Nitrous oxide emission from feedlot manure and green waste compost applied to Vertisols

Dalal, Ram C., Gibson, Iain R. and Menzies, Neal W. (2009) Nitrous oxide emission from feedlot manure and green waste compost applied to Vertisols. Biology And Fertility of Soils, 45 8: 809-819. doi:10.1007/s00374-009-0394-7

Author Dalal, Ram C.
Gibson, Iain R.
Menzies, Neal W.
Title Nitrous oxide emission from feedlot manure and green waste compost applied to Vertisols
Journal name Biology And Fertility of Soils   Check publisher's open access policy
ISSN 0178-2762
Publication date 2009-09
Year available 2009
Sub-type Article (original research)
DOI 10.1007/s00374-009-0394-7
Volume 45
Issue 8
Start page 809
End page 819
Total pages 10
Editor Paolo Nannipieri
Place of publication Berlin
Publisher Springer
Collection year 2010
Language eng
Subject C1
960912 Urban and Industrial Water Management
050204 Environmental Impact Assessment
Formatted abstract
Application of feedlot manure (FLM) to cropping and grazing soils could provide a valuable N nutrient resource. However, because of its high but variable N concentration, FLM has the potential for environmental pollution of water bodies and N2O emission to the atmosphere. As a potential management tool, we utilised the low-nutrient green waste compost (GWC) to assess its effectiveness in regulating N release and the amount of N2O emission from two Vertisols when both FLM and GWC were applied together. Cumulative soil N2O emission over 32 weeks at 24°C and field capacity (70% water-filled pore space) for a black Vertisol (Udic Paleustert) was 45 mg N2O m−2 from unamended soil. This increased to 274 mg N2O m−2 when FLM was applied at 1 kg m−2 and to 403 mg N2O m−2 at 2 kg m−2. In contrast, the emissions of 60 mg N2O m−2 when the soil was amended with GWC 1 kg m−2 and 48 mg N2O m−2 at 2 kg m−2 were not significantly greater than the unamended soil. Emission from a mixture of FLM and GWC applied in equal amounts (0.5 kg m−2) was 106 mg N2O m−2 and FLM applied at 0.5 kg m−2 and GWC at 1.5 kg GWC m−2 was 117 mg N2O m−2. Although cumulative N2O emissions from an unamended grey Vertisol (Typic Chromustert) were only slightly higher than black Vertisol (57 mg N2O m−2), FLM application at 1 kg m−2 increased N2O emissions by 14 times (792 mg N2O m−2) and at 2 kg m−2 application by 22 times (1260 mg N2O m-2). Application of GWC did not significantly increase N2O emission (99 mg N2O m−2 at 1 kg m−2 and 65 mg N2O m−2 at 2 kg m−2) above the unamended soil. As observed for the black Vertisol, a mixture of FLM (0.5 kg m−2) and GWC (0.5 or 1.5 kg m−2) reduced N2O emission by >50% of that from the FLM alone, most likely by reducing the amount of mineral N (NH4+–N and NO3–N) in the soil, as mineral N in soil and the N2O emission were closely correlated.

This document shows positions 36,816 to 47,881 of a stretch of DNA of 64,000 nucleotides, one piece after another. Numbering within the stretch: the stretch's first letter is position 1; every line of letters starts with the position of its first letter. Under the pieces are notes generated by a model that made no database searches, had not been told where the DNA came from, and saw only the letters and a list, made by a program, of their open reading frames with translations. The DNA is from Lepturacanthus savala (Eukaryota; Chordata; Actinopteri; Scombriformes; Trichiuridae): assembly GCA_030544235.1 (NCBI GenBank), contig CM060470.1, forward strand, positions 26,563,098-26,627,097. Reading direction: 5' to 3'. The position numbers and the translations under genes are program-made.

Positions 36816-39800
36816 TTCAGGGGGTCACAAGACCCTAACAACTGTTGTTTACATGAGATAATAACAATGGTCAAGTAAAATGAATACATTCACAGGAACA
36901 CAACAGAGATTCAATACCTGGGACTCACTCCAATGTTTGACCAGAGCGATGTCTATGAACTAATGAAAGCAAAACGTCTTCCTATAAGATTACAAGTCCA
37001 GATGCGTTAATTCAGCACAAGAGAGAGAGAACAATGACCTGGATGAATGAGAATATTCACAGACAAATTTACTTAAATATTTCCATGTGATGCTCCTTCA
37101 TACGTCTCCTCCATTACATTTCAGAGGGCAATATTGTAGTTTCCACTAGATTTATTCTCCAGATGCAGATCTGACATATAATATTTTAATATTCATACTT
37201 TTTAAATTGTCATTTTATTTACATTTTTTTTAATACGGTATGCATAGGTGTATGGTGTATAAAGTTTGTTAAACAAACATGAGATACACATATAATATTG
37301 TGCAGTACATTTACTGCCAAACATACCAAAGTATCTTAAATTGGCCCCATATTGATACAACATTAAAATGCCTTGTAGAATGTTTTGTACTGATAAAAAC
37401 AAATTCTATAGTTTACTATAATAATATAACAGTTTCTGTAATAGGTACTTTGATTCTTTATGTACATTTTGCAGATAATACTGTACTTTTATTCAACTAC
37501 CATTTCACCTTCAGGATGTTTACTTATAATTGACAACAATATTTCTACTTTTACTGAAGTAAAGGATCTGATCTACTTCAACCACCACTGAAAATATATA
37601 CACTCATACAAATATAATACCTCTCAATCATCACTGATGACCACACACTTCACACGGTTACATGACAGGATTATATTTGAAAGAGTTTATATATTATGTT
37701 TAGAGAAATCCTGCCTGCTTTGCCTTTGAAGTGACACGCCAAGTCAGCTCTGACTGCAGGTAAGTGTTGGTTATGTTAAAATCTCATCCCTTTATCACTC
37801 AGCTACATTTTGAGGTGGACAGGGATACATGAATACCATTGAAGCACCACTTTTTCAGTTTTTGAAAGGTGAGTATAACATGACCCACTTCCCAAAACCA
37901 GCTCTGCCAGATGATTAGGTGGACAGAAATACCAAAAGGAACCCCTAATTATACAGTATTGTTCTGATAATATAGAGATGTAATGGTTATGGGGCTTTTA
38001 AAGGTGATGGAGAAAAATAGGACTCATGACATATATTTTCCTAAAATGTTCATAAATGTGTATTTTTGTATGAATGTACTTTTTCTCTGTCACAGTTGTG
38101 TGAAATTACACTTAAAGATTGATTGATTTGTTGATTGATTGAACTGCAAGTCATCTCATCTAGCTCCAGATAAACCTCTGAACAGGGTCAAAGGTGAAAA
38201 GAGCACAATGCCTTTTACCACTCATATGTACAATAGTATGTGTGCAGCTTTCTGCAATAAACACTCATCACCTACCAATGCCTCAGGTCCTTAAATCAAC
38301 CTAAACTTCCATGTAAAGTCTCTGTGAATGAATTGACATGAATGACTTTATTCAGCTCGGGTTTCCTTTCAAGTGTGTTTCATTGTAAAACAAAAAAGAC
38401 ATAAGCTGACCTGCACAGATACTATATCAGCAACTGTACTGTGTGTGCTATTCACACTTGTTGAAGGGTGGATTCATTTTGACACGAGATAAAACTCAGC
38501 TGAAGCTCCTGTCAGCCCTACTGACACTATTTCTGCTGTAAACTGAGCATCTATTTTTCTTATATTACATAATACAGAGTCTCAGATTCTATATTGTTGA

Keyword Nitrous oxide emission
Feedlot manure
Green waste compost
Regulating N release
Minteral N
Q-Index Code C1
Q-Index Status Confirmed Code

Document type: Journal Article
Sub-type: Article (original research)
Collections: 2010 Higher Education Research Data Collection
School of Agriculture and Food Sciences
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Citation counts: TR Web of Science Citation Count  Cited 13 times in Thomson Reuters Web of Science Article | Citations
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Created: Wed, 10 Feb 2010, 10:29:23 EST by Kaye Hunt on behalf of School of Land, Crop and Food Sciences